An illustration of the interaction between spacecraft pitch dynamics, wheel dynamics and power load dynamics is provided by FIG. 4. Flywheel MG currents combine to deliver power to, or draw power from, the spacecraft power bus and the resultant torques combine and react on the spacecraft body, nominally as a pitch torque. As the wheels are gimbaled for roll and yaw control, a minor coupling of spin torques is shown elsewhere to act on the transverse axes (roll and yaw), as described in greater detail below.
In the system of the present invention, illustrated in FIGS. 3 through 7, power demands apply equal and opposite wheel torques through wheel speed electronics 52 and 54 and motors 56 and 58 which nominally do not effect pitch attitude. Pitch pointing commands, however, torque both wheels 24,30 in the same direction to obtain maximum control authority. The wheel sum speed is controlled to maintain a momentum-bias, which may be zero for particular missions or phases of missions. For design purposes, three coupled control loops should be considered: 1) wheel speed and pitch momentum management, 2) power delivery, and 3) pitch pointing control. These may be designed independently by bandwidth separation.
With continuing reference to FIG. 4, pitch pointing dynamics are controlled by differential wheel speed commands, Δνc, as applied to wheels 24 and 30 through relatively low bandwidth compensation controller F22 (s) 102. Power controls are applied to wheels 24 and 30 through the motor current Ic and executed under higher bandwidth control G2 (s) 144. For any particular application, power command feed forward may be required. Also, appropriate relative bandwidth selections will be required to meet specific performance specifications.
SCP 50 generates a pitch pointing command Θ2c which is an input to summing block 100. The output of block 100 is multiplied by low bandwidth compensation controller F22 (s) at block 102 to produce torque command T2c. Compensation controller F22 (s) is selected based on the control loop bandwidth and stability requirements of the particular application. The torque command T2c is divided by the nominal wheel inertia J and integrated at block 104 to produce δνc, the necessary change in wheel velocity to achieve the requested pitch pointing. Summing block 106 computes the sum of δνc, Δνc, and negative feedback provided by G2 (s) 144, where Δνc represents the change in wheel velocity to maintain the proper momentum bias, which may be zero. The output of summing block 106 is multiplied by a scale factor Kw to convert the speed command to an appropriate current command which is supplied to summing block 110 for the first wheel and analogous summing block 112 for the second wheel.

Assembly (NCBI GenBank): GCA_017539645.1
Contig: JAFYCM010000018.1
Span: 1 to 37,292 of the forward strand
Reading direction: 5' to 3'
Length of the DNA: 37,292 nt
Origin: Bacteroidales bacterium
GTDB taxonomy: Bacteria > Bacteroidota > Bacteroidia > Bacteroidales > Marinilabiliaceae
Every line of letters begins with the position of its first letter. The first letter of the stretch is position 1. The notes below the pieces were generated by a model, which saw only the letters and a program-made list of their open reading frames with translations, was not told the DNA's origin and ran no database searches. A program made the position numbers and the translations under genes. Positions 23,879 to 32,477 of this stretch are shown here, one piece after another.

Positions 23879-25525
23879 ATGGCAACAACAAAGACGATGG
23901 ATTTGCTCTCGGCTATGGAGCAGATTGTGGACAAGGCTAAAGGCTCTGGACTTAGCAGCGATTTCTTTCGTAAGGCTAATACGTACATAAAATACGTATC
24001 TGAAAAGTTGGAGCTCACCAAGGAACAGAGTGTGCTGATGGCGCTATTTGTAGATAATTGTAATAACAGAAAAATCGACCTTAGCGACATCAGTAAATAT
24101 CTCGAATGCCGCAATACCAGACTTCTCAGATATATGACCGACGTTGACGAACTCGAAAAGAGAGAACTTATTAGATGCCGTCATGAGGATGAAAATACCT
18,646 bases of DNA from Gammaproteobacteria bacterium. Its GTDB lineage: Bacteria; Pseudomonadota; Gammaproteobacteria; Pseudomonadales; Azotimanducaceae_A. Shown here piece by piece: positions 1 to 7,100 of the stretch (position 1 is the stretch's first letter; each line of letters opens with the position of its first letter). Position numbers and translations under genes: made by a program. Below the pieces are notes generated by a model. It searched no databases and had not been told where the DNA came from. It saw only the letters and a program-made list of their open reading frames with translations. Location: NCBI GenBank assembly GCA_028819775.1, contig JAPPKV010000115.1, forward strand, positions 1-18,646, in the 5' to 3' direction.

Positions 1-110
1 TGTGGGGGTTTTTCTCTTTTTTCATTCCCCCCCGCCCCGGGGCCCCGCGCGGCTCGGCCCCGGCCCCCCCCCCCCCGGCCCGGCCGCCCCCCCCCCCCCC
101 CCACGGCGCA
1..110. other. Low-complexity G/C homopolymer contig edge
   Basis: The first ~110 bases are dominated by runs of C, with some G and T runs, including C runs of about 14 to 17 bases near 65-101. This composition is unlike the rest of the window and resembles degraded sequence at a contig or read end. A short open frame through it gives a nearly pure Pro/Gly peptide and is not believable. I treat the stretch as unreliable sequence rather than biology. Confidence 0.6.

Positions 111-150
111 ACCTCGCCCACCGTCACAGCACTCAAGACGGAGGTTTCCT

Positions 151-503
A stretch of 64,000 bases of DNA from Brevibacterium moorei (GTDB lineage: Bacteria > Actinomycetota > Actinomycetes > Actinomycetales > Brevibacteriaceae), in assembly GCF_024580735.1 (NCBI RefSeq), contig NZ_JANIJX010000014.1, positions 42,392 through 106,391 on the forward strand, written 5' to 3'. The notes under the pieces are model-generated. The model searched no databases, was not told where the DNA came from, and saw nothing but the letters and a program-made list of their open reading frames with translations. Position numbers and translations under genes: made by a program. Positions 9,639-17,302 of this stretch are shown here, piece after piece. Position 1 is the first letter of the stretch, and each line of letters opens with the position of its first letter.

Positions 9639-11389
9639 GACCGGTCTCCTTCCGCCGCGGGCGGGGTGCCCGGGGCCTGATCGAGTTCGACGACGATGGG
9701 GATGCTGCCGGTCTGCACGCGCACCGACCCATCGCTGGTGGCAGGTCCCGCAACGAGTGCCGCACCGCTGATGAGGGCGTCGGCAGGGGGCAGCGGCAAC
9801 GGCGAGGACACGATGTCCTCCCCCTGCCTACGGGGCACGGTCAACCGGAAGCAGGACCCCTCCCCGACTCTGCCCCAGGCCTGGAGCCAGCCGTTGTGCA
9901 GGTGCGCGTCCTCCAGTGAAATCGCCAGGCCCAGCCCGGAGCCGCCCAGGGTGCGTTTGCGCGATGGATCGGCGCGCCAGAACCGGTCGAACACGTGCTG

With continuing reference to FIG. 4, summing blocks 110 and 112 sum the output of block 108 with the wheel current/torque command Ic generated by spacecraft power subsystem 114. As indicated, block 110 subtracts Ic from the output of block 108. The output of summing blocks 110 and 112 are then multiplied, respectively, by blocks 116 and 118 which represent the MG characteristics corresponding to the first and second wheels, respectively. More specifically, block 116 accounts for the lag in the response of the MG's to the commanded current.
The output of blocks 116 and 118 is then provided, respectively, to multipliers 120 and 122 of power inverter 124, and also to blocks 126 and 128. The output of blocks 116 and 118 is multiplied by K2 and K1, respectively, which represent the current/torque gains for the MG's, and summed with disturbance torques D2 and Dl at summing blocks 127 and 129 to produce torques T2 and T1, respectively. Disturbance torques D2 and D1 represent operational disturbances within the corresponding flywheel suspension system. The torques T2 and Tl are summed with disturbance torque D0 at block 130, while also being integrated by integrators 132 and 134 to produce momentums h2 and h1. Disturbance torque D0 represents disturbance torques external to the spacecraft, such as a solar disturbance torque or the like. The momentums h2 and h1 are divided by the corresponding energy wheel inertias J2 and J1 at blocks 136 and 138, respectively, to produce velocities ν2 and ν1. The velocities are then summed by block 140 before being multiplied by the higher bandwidth compensation controller G2 (s) at block 144.
As also shown in FIG. 4, the output of summing block 130 is divided by the pitch inertia I22 and integrated at block 146 to produce the angular velocity ω2, which is then integrated at block 148 to produce the pitch attitude Θ2 which is provided as negative feedback to summing block 100.